VUOKATTI, Fin.—Paralympic legend, Brian McKeever, helped Canada open the World Para-Nordic World Cup season with a triple medal day at a cross-country ski sprint event in Vuokatti, Finland on Friday.
The 37-year-old resident of Canmore, Alta., stormed to the top of the podium by winning the men’s visually impaired classic-ski sprint race. Two-time Paralympic medallist, Mark Arendz, snuck in to grab the bronze medal in the men’s standing sprint, while Emily Young, of Kelowna, B.C., captured her first career World Cup medal by winning the bronze in the women’s standing classification.
Preparing to race the domestic able-bodied race series, Brian McKeever successfully tested his off-season training with a gold in the season-opener. The four-time Paralympian and most successful Canadian Para-Nordic skier ever, McKeever dug deep to win the classic-ski sprint in the men’s visually impaired category.
“It was a good effort for Brian today. The team gave him good skis and he skied strong in a close final where he was pushed to go all out to overcome Sweden’s Modin,” said Robin McKeever, coach of Canada’s Para-Nordic Team, who advised his brother quickly departed the race venue to catch a flight back to Canada.
Zebastian Modin held on for second spot, while Lurii Utkin, of the Ukraine squeaked out the bronze medal.
Mark Arendz, of Hartsville, P.E.I., began his 10th World Cup season with a bronze medal of his own. After a sluggish qualifying round where he finished fifth, the 26-year-old regrouped for a charge to the podium in the head-to-head heats.
“I knew I had to reset mentally and technically for the semifinal which turned out great for me,” said Arendz. “I had solid skis, led from start to finish and felt in control knowing I was skiing the way I should be.”
Being hunted off the top in the final heat, Arendz dropped to third place after the first major climb. Taking advantage of his fast skis, he double poled his way back into the lead heading into the final climb for the fight to the finish.
“It was a tight finish, but I stayed calm and knew my skis would keep me in the fight. I came back onto the leaders. Lunging for the line I passed fourth place but couldn’t quite reach second. It was a fantastic way to start the new season, and confirms the work I’ve done over the summer is working. The fitness is there and I’m excited for the rest of the week.”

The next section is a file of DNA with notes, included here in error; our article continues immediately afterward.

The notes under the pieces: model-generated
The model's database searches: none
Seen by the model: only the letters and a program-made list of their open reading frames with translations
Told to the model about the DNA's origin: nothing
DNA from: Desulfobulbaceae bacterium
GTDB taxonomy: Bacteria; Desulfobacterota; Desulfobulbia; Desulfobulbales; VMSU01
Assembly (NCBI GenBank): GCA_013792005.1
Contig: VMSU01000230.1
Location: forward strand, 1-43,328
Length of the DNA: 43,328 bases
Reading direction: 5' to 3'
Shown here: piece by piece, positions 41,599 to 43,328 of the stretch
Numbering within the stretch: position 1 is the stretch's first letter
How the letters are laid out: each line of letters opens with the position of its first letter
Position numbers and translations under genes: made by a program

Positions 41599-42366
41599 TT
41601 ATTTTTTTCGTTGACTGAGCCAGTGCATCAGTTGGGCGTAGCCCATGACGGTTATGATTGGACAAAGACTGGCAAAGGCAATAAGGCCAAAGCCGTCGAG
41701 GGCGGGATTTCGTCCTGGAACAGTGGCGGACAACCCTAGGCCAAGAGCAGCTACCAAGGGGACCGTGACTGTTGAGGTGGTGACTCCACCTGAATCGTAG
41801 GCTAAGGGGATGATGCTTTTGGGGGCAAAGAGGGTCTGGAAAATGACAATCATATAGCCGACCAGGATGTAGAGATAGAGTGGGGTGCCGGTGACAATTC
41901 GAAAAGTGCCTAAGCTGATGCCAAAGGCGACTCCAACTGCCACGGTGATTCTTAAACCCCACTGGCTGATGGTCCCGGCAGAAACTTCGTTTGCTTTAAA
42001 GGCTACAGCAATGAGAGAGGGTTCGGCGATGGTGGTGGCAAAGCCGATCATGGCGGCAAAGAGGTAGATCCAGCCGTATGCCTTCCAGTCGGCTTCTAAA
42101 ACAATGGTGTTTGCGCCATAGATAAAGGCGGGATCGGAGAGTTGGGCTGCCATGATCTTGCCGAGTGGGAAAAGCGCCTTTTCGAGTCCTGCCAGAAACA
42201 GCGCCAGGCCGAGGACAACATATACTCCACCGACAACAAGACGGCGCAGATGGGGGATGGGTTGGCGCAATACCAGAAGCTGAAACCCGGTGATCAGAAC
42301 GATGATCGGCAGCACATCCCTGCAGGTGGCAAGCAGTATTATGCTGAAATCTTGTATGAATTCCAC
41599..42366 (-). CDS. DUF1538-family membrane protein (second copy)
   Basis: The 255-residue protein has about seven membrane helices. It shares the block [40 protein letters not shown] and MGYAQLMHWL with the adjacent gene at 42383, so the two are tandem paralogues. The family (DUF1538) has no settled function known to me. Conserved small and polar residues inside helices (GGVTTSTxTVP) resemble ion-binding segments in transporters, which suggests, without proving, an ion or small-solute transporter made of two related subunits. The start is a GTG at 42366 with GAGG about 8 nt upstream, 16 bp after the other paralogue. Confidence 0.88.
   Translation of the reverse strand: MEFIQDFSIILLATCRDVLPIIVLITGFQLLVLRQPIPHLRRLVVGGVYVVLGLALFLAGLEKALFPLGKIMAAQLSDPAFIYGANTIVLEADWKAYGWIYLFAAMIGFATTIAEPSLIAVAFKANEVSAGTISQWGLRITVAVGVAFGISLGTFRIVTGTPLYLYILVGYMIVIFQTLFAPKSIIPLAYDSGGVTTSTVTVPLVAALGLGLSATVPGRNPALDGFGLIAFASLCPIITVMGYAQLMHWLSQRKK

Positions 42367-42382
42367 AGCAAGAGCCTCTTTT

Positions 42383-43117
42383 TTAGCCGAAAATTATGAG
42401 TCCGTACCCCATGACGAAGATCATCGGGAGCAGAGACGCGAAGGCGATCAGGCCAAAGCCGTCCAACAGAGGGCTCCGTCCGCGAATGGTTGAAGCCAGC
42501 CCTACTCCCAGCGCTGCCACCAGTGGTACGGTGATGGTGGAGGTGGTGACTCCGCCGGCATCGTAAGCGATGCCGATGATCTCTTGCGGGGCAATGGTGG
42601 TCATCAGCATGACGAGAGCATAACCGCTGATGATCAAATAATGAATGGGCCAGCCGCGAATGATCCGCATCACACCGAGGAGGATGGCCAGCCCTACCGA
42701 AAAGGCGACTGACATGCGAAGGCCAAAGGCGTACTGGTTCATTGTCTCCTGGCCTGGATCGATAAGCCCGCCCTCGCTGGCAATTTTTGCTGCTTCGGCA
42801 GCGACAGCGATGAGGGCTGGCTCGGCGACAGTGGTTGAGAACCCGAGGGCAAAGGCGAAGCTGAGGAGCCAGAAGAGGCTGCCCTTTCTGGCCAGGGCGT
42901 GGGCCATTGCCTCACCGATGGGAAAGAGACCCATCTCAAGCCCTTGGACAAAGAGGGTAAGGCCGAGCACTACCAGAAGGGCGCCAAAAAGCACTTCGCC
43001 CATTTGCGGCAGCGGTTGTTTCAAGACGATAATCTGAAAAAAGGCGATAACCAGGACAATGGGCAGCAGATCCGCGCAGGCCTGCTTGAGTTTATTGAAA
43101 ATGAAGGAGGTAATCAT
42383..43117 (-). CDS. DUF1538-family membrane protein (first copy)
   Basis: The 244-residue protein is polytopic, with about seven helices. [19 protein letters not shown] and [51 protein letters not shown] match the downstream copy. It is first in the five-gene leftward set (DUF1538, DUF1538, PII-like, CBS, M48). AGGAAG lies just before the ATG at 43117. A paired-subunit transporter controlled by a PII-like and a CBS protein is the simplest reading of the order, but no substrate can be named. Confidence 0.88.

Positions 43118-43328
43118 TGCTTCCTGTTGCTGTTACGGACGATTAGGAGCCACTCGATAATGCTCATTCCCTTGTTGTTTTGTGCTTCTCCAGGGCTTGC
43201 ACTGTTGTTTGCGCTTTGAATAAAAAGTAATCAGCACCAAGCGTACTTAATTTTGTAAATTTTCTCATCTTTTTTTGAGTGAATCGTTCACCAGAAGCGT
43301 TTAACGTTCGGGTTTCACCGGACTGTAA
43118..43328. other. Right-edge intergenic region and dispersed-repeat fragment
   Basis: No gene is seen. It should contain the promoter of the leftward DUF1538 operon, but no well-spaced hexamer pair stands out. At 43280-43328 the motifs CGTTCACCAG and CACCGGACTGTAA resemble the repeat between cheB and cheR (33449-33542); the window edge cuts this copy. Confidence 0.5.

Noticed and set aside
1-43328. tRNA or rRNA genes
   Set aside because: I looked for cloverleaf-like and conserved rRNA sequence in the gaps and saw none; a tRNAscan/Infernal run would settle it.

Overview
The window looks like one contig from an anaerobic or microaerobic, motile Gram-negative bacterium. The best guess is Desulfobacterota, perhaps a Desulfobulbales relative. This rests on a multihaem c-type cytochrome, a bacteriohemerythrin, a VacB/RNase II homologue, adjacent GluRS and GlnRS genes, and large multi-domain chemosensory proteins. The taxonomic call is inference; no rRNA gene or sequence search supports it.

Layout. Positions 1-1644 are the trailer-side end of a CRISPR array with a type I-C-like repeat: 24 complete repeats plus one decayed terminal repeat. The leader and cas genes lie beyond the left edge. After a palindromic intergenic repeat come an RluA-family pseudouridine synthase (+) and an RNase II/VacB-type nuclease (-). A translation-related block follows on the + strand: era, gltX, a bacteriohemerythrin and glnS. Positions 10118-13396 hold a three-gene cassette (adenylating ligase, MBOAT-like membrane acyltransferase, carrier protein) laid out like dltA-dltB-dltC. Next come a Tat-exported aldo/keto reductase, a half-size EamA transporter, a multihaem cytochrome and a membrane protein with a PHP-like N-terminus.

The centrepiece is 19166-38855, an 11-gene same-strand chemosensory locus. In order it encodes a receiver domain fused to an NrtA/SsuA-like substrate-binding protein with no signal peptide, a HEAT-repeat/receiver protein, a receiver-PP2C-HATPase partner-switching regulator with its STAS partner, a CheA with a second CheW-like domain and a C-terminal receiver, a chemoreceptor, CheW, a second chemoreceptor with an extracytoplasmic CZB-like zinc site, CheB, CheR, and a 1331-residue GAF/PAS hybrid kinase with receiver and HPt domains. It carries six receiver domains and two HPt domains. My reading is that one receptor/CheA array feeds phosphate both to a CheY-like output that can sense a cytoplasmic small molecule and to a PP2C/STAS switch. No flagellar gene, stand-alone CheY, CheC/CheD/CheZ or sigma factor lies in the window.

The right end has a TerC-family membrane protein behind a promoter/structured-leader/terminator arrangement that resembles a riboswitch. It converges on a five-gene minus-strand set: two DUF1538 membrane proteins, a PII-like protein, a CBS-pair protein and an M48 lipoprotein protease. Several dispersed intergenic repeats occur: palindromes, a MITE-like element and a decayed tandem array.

Ukraine’s Grygorii Vovchynskyi finished on top of the men’s standing class. Finland’s IIkka Tuomisto edged out Arendz at the line for second place.
Meanwhile, Emily Young who is competing in just her second full year with the national squad, had a thrilling start to the season with her first career World Cup medal. The 25-year-old validated her summer training, and got stronger as the heats went on, with an all-around solid effort.
“What a day and great way to start the World Cup season,” said Young. “My goal was to ski the fastest and smartest race I could, and be happy with any result. The coaches and wax techs deserve credit today. They were on top of their game and we had some of the best skis out on the course.
“It’s nice to know the fitness is there to back the training up. The sky is the limit for me. Each race I gain knowledge, and get stronger.”
Japan’s Yurika Abe won the women’s standing division. Ukraine’s Luliia Batenkova was second. Canada’s Brittany Hudak, of Prince Albert, Sask., placed fifth in the division.
Collin Cameron was the only other Canadian to ski in the heats, and finished sixth in the men’s sitting classification.